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I have heard from a (usually very knowledgeable) friend before, that a human can only tap his fingers 7 times per second.

I generalized this to "our muscles are limited to 7 hertz"

When my wife heard this she was like "no way, I'm faster" and we recorded a video of her blinking as fast as she could (her eyes hurt afterwards) and over 5 seconds she averaged exactly 7 blinks per second.

I can't find any articles on the subject, but I did find this video of a drummer doing 1208 beats in 60 sec, setting him up at 20.13hz, meaning 10hz each hand. However if you look at his hand, his muscles are not even really tapping, they are just in a vibration (like a spasm), while holding the drumsticks, which than do all the tapping...

Ussain Bolt sprinted 100m in 9.6 seconds, with 41 steps, that's a little over 4 steps per second.

Both these are very impressive. The drummer sticks out for coordinating his 10 taps per second on each hand, alternating with the other hand, while the motion is certainly faster then our eyes can see.

So what's up with the 7 Hz speed limit? Is it a thing, or did the drummer disprove it? Could the 100m world record be beaten by another 25% when we can find a tall guy capable of doing 7 or even 10 steps per second?

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    $\begingroup$ Could you imagine the activity where we need higher frequency for tapping? Touch screen games? Do we need higher frequency? $\endgroup$ – Ilan Jul 20 '15 at 5:46
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    $\begingroup$ I just tabbed a key on my keyboard and got to 182 characters in 20 seconds, so there's that. Anyways, it can either be neurologically limited (i.e. how fast you can switch between the motor unit recruitment for the muscles which antagonize each other for the given moment), as well as muscularly (how fast the muscle can actually contract and relax). This last thing varies widely across muscles, depending on the type of muscle fibers (i.e. which myosin heavy chain form they contain). $\endgroup$ – pbond Jul 24 '15 at 13:44
  • $\begingroup$ This is an interesting question. Is it limited by the speed, feedback mechanisms of nerve transmission, or the compliance-inertial limitations of the muscles? It turns out that the resonance of the human body is different depending on the parts of the body, however all the frequencies are near 7 Hz. $\endgroup$ – docscience Aug 7 '15 at 14:33
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    $\begingroup$ I have timed my personal max clicks/sec on a mouse and consistently get 10+- 1 click per second. $\endgroup$ – March Ho Aug 7 '15 at 23:41
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Our muscles are not limited to 7 hertz.

You provide two examples yourself. I can provide a third: world's fastest clapper: 804 claps in 1 minute (video here), which is an average of 13.4 claps/sec -- though, you can see his pace changes so at times he's doing more than that.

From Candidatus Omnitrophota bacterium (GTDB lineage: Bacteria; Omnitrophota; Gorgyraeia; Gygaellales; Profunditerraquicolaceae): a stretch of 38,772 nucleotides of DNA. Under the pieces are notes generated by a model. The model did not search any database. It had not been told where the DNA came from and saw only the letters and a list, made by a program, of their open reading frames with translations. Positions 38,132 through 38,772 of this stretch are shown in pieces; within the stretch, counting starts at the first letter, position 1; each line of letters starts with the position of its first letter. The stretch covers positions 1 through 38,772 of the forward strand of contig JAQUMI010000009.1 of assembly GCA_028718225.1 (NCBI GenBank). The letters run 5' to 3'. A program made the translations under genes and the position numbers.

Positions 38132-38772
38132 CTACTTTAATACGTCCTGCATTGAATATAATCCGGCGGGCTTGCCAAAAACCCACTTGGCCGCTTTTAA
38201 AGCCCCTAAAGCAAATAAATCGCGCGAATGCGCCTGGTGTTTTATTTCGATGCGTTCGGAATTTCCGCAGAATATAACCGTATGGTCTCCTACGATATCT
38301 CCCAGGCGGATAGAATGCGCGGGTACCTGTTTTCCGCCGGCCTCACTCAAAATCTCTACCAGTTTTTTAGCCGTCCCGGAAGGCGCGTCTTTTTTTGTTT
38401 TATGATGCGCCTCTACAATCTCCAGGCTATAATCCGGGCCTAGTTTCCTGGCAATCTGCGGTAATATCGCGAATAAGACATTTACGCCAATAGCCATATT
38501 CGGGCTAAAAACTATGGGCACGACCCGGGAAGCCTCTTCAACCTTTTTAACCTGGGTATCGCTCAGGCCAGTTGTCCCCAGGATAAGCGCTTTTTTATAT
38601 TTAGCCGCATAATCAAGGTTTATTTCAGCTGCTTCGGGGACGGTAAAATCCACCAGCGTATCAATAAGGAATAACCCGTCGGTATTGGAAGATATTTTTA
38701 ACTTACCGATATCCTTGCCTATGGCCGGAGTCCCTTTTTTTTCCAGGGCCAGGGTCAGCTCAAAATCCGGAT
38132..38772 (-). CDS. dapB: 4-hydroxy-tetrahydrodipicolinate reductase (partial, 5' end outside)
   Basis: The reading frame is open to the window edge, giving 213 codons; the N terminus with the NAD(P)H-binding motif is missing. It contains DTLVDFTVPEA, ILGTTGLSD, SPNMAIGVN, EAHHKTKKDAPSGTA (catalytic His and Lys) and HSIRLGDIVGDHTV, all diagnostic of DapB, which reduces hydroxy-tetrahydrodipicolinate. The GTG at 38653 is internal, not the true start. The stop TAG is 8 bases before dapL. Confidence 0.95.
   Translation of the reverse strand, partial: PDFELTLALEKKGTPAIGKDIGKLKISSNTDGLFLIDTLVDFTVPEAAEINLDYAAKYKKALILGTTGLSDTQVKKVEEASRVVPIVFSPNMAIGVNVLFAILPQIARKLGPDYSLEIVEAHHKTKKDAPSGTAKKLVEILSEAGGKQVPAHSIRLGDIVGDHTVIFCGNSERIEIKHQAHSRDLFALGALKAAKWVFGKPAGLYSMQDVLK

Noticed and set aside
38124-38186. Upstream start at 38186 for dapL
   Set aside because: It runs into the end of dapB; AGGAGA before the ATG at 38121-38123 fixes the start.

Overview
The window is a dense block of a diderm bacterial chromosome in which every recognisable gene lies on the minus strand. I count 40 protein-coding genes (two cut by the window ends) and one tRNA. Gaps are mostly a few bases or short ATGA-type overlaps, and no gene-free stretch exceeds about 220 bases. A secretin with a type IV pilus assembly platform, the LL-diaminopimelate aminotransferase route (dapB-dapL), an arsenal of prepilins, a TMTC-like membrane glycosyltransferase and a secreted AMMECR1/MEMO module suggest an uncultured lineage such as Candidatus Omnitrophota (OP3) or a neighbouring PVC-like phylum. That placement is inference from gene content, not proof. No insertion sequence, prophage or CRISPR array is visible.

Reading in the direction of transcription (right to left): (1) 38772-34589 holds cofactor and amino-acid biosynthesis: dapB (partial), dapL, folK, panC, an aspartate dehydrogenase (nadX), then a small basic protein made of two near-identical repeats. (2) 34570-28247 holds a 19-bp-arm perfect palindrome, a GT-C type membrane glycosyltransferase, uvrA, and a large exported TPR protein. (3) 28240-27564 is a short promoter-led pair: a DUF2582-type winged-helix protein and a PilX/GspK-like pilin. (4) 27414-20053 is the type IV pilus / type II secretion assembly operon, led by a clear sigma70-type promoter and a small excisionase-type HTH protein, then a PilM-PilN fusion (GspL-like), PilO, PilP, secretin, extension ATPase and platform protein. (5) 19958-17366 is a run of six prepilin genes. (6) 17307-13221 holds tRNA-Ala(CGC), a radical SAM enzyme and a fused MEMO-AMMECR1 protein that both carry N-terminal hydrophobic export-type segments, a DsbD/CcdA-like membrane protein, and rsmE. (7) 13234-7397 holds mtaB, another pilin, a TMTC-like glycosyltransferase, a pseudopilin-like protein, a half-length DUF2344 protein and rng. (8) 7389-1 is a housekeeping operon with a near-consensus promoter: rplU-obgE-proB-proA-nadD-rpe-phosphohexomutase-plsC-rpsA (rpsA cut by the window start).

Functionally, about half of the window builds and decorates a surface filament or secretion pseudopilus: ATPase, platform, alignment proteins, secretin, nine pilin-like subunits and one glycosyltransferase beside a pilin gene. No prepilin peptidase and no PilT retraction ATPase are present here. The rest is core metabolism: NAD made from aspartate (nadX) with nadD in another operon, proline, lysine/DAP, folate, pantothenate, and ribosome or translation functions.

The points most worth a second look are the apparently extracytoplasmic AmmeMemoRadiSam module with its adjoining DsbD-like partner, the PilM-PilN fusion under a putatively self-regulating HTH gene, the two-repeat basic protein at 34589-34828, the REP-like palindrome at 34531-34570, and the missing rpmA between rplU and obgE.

What about a non world-record holding example? I can provide one of those as well: I can tap my finger 12x per second (or after 10 attempts, an average of 10.4x (SD=1.02) per second).

@Docscience's answer should help provide some background to better understand the science behind muscle limitations in oscillatory movement.

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According to the book, Principles of Animal Locomotion by R. McNeil Alexander, oscillatory movements in animals are limited by an organism's nature in general to minimize metabolic energy costs. The energy capacity, inertial, compliant, and dissipative forces involved in the muscles, tendons, skeleton, and non-actuating load all enter into this cost equation.

Strictly speaking these structures are very difficult to model with any degree of fidelity, and so are often approximated by simple mechanical lumped parameter systems of masses, springs and dashpots. From these simple systems, differential equations can be written, and the frequency that minimizes cost turns out to be the natural frequency - since at the natural frequency the system has the greatest ability to trap, store and re-use energy for the movement.

Size and compliance are therefore the two parameters that matter most. Highest oscillatory speeds are able to occur in the smallest, stiffest muscles, assuming dissipative forces are small and input energy is available.

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The human hand-brain reaction time is normally 100ms minimum - 300ms average, which aligns with the frequency that you talk about. There are different types of muscle movement though, and trembling type movements are very fast.

Most trembling in medicine is at 4-8 Hz from Parkinson's disease etc., but orthostatic tremor is characterized by a fast (>12 Hz) rate, which includes teeth chattering and trembling from cold.

Interestingly, your example of a finger movement isn't actually a direct muscular contraction — the muscle of the fingers sit in the forearm, and travel through a ligament and 4 joints, making the contraction indirect.

The jaw can voluntarily chatter at about 4-10 Hz, but it can tremble at well above 12 Hz.

Other muscular actions such as clapping are caused by two sets of independent and opposed strong muscles, flexing independently, which can be synchronized to act very fast at the same speed and up to almost twice the 7 Hz limit you mentioned.

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